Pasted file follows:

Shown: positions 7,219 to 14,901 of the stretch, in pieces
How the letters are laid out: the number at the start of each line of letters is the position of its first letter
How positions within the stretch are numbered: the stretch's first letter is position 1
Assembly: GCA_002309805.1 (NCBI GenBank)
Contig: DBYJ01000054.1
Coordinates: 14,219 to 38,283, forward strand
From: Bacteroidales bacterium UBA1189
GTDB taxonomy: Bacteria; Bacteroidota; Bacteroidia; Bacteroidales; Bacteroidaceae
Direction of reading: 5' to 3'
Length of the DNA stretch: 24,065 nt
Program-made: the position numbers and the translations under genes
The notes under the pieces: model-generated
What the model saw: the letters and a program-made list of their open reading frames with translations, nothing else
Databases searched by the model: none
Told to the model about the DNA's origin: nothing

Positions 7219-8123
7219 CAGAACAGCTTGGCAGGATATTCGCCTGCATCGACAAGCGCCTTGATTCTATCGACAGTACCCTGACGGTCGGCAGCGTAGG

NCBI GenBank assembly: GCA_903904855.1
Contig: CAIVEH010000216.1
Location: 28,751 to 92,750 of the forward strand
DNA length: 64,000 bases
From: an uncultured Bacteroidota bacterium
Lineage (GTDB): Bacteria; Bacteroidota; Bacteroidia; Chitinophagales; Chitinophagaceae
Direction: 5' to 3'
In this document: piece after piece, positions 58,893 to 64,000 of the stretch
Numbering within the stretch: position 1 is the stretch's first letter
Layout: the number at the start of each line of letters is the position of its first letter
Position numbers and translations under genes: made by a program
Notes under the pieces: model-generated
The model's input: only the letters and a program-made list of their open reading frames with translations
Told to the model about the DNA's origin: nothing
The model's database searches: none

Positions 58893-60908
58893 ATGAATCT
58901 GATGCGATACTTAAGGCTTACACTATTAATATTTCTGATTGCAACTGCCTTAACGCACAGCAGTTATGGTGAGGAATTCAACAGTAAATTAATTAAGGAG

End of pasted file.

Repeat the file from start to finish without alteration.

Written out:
Shown: positions 7,219 to 14,901 of the stretch, in pieces
How the letters are laid out: the number at the start of each line of letters is the position of its first letter
How positions within the stretch are numbered: the stretch's first letter is position 1
Assembly: GCA_002309805.1 (NCBI GenBank)
Contig: DBYJ01000054.1
Coordinates: 14,219 to 38,283, forward strand
From: Bacteroidales bacterium UBA1189
GTDB taxonomy: Bacteria; Bacteroidota; Bacteroidia; Bacteroidales; Bacteroidaceae
Direction of reading: 5' to 3'
Length of the DNA stretch: 24,065 nt
Program-made: the position numbers and the translations under genes
The notes under the pieces: model-generated
What the model saw: the letters and a program-made list of their open reading frames with translations, nothing else
Databases searched by the model: none
Told to the model about the DNA's origin: nothing

Positions 7219-8123
7219 CAGAACAGCTTGGCAGGATATTCGCCTGCATCGACAAGCGCCTTGATTCTATCGACAGTACCCTGACGGTCGGCAGCGTAGG

NCBI GenBank assembly: GCA_903904855.1
Contig: CAIVEH010000216.1
Location: 28,751 to 92,750 of the forward strand
DNA length: 64,000 bases
From: an uncultured Bacteroidota bacterium
Lineage (GTDB): Bacteria; Bacteroidota; Bacteroidia; Chitinophagales; Chitinophagaceae
Direction: 5' to 3'
In this document: piece after piece, positions 58,893 to 64,000 of the stretch
Numbering within the stretch: position 1 is the stretch's first letter
Layout: the number at the start of each line of letters is the position of its first letter
Position numbers and translations under genes: made by a program
Notes under the pieces: model-generated
The model's input: only the letters and a program-made list of their open reading frames with translations
Told to the model about the DNA's origin: nothing
The model's database searches: none

Positions 58893-60908
58893 ATGAATCT
58901 GATGCGATACTTAAGGCTTACACTATTAATATTTCTGATTGCAACTGCCTTAACGCACAGCAGTTATGGTGAGGAATTCAACAGTAAATTAATTAAGGAG